Another way to create a Theory based test is to use the MemberData attribute to provide the parameter information. In our add test below, the MemberData attribute provides the AddPositiveNumberData list to run the parameterized tests. Again, 3 different test cases are run with different parameters.

[Theory]
[MemberData("AddPositiveNumberData")]
public void CanAddNumbersFromMemberDataInput(int x, int y)
{
    // arrange
    Abacus abacus = new Abacus(Math.Max(x, y), x + y);

    // act
    int result = abacus.Add(x, y);

    // assert
    Assert.True(result > 0);
    Assert.Equal(x + y, result);
}

private static List<object[]> AddPositiveNumberData()
{
    return new List<object[]>
   {
       new object[] {1, 2},
       new object[] {2, 2},
       new object[] {5, 9}
   };
}

I tend to use this for larger and/or reusable parameter data sets.

Theory with Custom DataAttribute

Finally, you can create a Theory based test by defining and using your own custom DataAttribute. Below, the AbacusDataAttribute provides a means of providing an enumerable (of length Count) of x and y values to be used for tests.

public class AbacusDataAttribute : DataAttribute
{
    private readonly int XStart, XIncrement, YStart, YIncrement, Count;

    public AbacusDataAttribute
    (int xStart, int xIncrement, int yStart, int yIncrement, int count)
    {
        XStart = xStart;
        XIncrement = xIncrement;
        YStart = yStart;
        YIncrement = yIncrement;
        Count = count;
    }

    public override IEnumerable<object[]> GetData(MethodInfo testMethod)
    {
        for (int i = 0; i < Count; i++)
        {
            yield return new object[]
            { XStart + i * XIncrement, YStart + i * YIncrement };
        }
    }
}

Here, we have another add test which uses the AbacusData attribute to provide 20 tests cases with different x and y values.

[Theory]
[AbacusData(1, 2, 4, 3, 20)]
public void CanAddNumbersFromAttributeInput(int x, int y)
{
    // arrange
    Abacus abacus = new Abacus(Math.Max(x, y), x + y);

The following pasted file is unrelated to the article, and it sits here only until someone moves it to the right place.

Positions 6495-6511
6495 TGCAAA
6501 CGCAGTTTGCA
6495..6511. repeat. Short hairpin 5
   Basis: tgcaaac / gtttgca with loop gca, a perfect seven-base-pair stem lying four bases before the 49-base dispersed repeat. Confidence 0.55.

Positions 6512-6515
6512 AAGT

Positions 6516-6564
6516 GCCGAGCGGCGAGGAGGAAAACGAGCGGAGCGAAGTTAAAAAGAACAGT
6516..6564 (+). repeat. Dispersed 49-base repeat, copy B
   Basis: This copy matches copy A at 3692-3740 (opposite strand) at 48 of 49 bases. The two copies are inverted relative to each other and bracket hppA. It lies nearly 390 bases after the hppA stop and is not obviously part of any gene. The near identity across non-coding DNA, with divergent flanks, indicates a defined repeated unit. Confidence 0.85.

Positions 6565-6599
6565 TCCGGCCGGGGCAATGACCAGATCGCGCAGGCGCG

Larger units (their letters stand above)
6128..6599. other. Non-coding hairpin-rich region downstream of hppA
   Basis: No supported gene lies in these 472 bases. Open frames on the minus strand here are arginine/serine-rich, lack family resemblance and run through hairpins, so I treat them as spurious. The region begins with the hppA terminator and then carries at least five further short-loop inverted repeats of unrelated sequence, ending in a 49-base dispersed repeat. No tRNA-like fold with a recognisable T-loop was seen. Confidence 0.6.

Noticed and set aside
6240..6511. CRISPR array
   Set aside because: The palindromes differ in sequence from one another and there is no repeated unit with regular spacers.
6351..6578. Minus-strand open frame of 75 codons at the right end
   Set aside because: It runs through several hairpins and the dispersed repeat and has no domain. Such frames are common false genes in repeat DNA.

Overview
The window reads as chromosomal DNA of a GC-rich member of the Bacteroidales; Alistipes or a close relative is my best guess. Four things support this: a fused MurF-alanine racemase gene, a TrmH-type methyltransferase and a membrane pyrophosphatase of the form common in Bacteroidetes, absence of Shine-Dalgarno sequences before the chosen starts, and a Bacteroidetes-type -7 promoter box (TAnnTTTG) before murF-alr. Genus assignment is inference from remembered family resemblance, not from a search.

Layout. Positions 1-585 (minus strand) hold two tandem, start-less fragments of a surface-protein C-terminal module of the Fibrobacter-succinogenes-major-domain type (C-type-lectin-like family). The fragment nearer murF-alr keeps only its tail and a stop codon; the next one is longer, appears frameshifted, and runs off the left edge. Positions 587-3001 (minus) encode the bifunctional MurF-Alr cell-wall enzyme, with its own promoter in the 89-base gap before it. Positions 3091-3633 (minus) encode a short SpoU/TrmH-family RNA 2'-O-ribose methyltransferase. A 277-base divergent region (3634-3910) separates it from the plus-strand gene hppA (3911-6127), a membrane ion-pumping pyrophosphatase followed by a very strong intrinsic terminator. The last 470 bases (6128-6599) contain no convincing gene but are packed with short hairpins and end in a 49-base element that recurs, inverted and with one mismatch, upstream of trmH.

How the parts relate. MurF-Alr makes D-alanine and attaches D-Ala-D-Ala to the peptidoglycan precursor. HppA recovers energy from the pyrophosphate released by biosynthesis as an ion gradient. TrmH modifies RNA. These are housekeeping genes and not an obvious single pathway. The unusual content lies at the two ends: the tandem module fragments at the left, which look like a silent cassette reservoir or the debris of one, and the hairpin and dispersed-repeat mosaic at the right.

// act
    int result = abacus.Add(x, y);

    // assert
    Assert.True(result > 0);
    Assert.Equal(x + y, result);
}

I tend to use custom attributes if the input data can be expressed algorithmically in a useful way (this example is a little contrived).

Exceptional Tests

Using assertions in XUnit tests is very similar to NUnit, etc., the XUnit syntax just happens to be a little more concise. XUnit takes a different approach to handling tests that throw exceptions. Instead of an ExpectedException attribute that is more typical, XUnit has an Assert.Throws assertion that makes it easier to manage the exception and message data right where you are performing the test actions. In our test below, we are asserting that a ValidationException is thrown and also that the validation message is as expected.

[Theory]
[AbacusData(1, 2, 4, 5, 10)]
public void CannotOverFlowAddResult(int x, int y)
{
    // arrange
    Abacus abacus = new Abacus(Math.Max(x, y), x);

    // act/assert
    Exception ex = Assert.Throws<ValidationException>(() => abacus.Add(x, y));
    Assert.Equal(String.Format("Result must be less than or equal to {0}.", x), ex.Message);
}

There are a more test cases in the example download that you can review. Build the solution, and you should be able to run all of the tests and debug tests to your liking.

Conclusion

I hope this little walkthrough was useful for you to get started in using XUnit, and especially XUnit.net. Comment below if you would like more depth on any XUnit features.

License

This article, along with any associated source code and files, is licensed under The Code Project Open License (CPOL)

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About the Author

Dave Clemmer
Software Developer Intelligent Coding Solutions, LLC
United States United States
I enjoy coding like an excellent beer. My particular passion and experience lies in the realm of modeling and code generation. In the late 80s and early 90s, I was involved in early modeling and code generation tools that reached the marketplace, including a tool that modeled FORTRAN programs and generated FORTRAN for parallel supercomputer architectures, and a tool that managed Shlaer-Mellor models and generated C++ code. Over the years, I have applied Shlaer-Mellor, UML, and custom modeling and various code generation techniques to greatly benefit the development of enterprise applications.

My current passion and endeavor is to foster the evolution of model oriented development. In particular, I am passionate about evolving the Mo+ model oriented programming language and related model oriented development tools, with as much community input as possible to achieve higher levels in the ability to create and maintain code. The open source site is at moplus.codeplex.com, and the Mo+ membership site is at modelorientedplus.com.

Comments and Discussions

 
QuestionSeems a little out of date Pin
John Brett31-Jan-17 22:19
MemberJohn Brett31-Jan-17 22:19 
AnswerRe: Seems a little out of date Pin
Dave Clemmer1-Feb-17 13:34
MemberDave Clemmer1-Feb-17 13:34